by Arvid Svendsen
There are several type of engine rebuilds. You can rebuild an engine to strictly stock OEM specs and NOS or equivalent aftermarket parts. Or, you can performance a stock rebuild and use upgraded components so the engine package performs at its best. Select your parts carefully and consider the follow information.
Rebuilding a Stock Engine
A bone-stock, or strictly stock, rebuild is suitable for many cars and owners. Many people have a limited budget, and want to build an engine that provides reliable service for a minimum amount of dollars. The budget build requires paying careful attention to disassembly and inspection procedures, so as many parts as possible can be reused for the rebuild with a minimum number of parts replaced.
For example, if the cylinders show little or no wear, larger bore pistons would not need to be purchased. However, pistons must be inspected for condition and size. Scored or damaged pistons need to be replaced. Many purists who are involved in a concours-correct restoration often prefer to do as little surgery to their numbers-correct engines as possible. Careful inspection determines if an engine could be restored to good power and reliability levels with a simple hone job and replacement of rings, rod bearings, main bearings, freeze plugs, and gaskets.
A number of sources for rebuild kits are surprisingly affordable, especially with the more recent advent of parts from overseas suppliers. Some complain about the reality of parts not made in America (I’m one of them), but there is no denying that the cheaper parts have made it possible for some on limited funds to enjoy the hobby.
Competition Products offers a basic engine rebuild package of rings, bearings, and gaskets starting at about $85. Of course, you can be penny-wise and pound foolish when rebuilding an engine. So unless funds are nonexistent, a minimal recommended rebuild is to step up to Competition Products Master Rebuild Kit, which includes flat-top pistons, matching piston rings, rod, main and cam bearings, standard volume oil pump, complete gasket set, freeze plug kit, cam and lifters, and a three piece timing set. It sells for about for $250 (at the time of this writing).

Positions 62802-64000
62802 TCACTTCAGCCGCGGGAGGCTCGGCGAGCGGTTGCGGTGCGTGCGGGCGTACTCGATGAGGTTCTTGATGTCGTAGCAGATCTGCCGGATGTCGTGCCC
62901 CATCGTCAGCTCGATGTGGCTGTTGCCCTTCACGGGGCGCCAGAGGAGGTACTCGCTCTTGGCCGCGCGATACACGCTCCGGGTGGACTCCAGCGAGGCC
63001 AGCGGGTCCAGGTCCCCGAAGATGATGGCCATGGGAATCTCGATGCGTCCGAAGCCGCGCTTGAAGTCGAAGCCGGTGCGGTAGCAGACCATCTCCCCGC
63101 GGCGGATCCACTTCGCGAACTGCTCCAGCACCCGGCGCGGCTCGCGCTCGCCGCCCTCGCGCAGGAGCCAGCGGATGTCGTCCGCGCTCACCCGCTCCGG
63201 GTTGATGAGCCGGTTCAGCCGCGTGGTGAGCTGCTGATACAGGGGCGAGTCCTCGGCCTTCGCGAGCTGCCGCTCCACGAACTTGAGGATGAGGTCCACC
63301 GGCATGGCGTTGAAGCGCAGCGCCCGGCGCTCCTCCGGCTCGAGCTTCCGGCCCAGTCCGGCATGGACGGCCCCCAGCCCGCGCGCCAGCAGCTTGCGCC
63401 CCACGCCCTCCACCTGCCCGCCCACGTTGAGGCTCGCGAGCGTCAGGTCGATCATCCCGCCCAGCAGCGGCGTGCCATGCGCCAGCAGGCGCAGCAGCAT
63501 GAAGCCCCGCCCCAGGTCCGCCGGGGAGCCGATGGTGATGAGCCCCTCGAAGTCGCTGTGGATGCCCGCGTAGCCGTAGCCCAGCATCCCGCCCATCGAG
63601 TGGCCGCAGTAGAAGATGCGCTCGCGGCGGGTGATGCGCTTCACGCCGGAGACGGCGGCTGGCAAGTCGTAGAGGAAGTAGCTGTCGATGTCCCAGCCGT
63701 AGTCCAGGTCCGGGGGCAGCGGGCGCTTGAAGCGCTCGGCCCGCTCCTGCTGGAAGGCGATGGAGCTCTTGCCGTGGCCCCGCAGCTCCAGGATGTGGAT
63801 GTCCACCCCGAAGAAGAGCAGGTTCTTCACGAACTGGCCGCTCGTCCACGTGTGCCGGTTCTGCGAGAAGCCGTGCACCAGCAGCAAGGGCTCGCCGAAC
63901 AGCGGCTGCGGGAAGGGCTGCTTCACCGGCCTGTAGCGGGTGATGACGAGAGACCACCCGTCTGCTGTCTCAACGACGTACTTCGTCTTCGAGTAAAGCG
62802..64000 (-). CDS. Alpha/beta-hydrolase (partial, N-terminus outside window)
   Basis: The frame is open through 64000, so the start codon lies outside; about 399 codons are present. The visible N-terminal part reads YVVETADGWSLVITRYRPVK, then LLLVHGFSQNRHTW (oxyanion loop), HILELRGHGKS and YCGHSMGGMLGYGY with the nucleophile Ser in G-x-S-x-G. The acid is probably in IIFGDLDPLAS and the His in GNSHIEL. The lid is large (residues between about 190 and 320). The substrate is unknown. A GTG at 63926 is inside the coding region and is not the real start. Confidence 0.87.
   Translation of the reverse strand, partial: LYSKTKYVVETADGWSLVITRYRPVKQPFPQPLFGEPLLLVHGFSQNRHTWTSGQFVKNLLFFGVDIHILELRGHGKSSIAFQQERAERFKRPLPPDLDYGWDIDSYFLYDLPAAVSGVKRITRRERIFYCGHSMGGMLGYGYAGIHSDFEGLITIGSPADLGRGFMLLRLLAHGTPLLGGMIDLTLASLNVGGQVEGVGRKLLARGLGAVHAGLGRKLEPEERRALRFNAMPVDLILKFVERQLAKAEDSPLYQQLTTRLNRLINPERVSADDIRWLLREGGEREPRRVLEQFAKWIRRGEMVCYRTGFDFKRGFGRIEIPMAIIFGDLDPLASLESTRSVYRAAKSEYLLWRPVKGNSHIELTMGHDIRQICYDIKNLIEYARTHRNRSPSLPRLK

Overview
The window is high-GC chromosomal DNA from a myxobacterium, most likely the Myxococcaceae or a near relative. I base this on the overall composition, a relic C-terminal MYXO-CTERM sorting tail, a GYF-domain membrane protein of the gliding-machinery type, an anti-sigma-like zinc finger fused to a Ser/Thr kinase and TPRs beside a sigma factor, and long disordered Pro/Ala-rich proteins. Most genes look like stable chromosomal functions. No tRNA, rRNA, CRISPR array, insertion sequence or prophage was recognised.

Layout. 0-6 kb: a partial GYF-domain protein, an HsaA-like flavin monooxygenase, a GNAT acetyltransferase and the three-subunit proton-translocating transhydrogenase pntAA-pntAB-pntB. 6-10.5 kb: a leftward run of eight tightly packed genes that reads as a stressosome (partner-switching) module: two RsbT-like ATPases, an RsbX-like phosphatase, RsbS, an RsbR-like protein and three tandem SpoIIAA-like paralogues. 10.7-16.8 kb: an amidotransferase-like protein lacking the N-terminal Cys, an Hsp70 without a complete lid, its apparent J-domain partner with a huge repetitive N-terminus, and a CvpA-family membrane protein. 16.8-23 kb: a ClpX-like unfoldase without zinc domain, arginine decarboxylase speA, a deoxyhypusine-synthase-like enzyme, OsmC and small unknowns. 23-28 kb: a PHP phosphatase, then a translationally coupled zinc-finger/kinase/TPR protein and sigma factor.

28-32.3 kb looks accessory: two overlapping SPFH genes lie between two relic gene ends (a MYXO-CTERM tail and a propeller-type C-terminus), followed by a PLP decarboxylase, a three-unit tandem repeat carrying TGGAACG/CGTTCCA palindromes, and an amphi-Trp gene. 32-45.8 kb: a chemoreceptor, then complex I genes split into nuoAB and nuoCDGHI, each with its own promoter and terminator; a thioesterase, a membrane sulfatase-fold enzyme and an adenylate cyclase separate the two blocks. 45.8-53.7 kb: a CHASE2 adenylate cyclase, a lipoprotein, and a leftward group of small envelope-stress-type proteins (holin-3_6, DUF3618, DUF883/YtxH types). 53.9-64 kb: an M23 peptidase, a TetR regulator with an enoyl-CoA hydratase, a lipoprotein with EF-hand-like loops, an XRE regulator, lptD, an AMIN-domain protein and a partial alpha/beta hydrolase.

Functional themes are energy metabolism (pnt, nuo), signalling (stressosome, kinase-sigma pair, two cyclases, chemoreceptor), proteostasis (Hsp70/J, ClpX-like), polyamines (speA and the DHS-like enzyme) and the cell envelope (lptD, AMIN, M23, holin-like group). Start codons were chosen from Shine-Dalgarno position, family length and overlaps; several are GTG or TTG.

Rebuild kits can be upgraded to include a fully balanced rotating assembly, with higher quality parts available for higher cost. If your project is a four-door midsize that will not see duty above 4,000 rpm, these parts are more than sufficient for your application. Quite honestly, many older restored cars are rarely exercised above 3,000 rpm, making moly rings, forged pistons, and high-dollar connecting rods unnecessary.
Many purists involved in a concours-correct restoration often prefer to do as little surgery to their numbers-correct engines as possible. Careful inspection may determine that an engine could be restored to good power and reliability levels with a simple hone job and replacement of rings, rod bearings, main bearings, freeze plugs, and gaskets. There are a number of affordable rebuild kits, such as Summit’s basic rings, bearings, and gasket kit for a 383 Chrysler for less than $300. Upgraded with forged pistons, an oil pump, and better rings, you can still get a rebuild kit from Summit for about $800. The prices increase with higher quality parts, but you do not have to break the bank to rebuild your engine.
Rebuilding a Strong Street Engine
The biggest mistake on most street engines, other than assembly errors, is the temptation to run too much camshaft. There is no denying that an engine with a big cam and compatible parts usually brings a big high-RPM number. However, for spirited street driving, big torque numbers bring the best seat-of-the-pants performance increase. If you are performing a strictly stock rebuild, use a cam with the factory lift, duration, lobe separation, and other specs; but if you want to increase performance, select a cam with high-performance timing events. That requires careful research and selection of all valvetrain components to ensure that the cam and all related components are compatible and complementary. A properly matched engine component kit takes into account the expected driving conditions. Everyone loves the big, rumpety cam for cruise nights, but a smaller cam that delivers in the lower RPM range typically makes for a better street engine.
Stroker kits are especially effective in producing the torque needed for street conditions. The Mopar B and especially RB engines with their healthy deck height blocks make them excellent candidates for increasing the engine’s stroke in order to gain displacement.
No matter what engine package and parts you select, you need to correctly perform every step of the assembly in a clean environment. After all, the goal is to rebuild a strong running engine that provides many years of reliable service.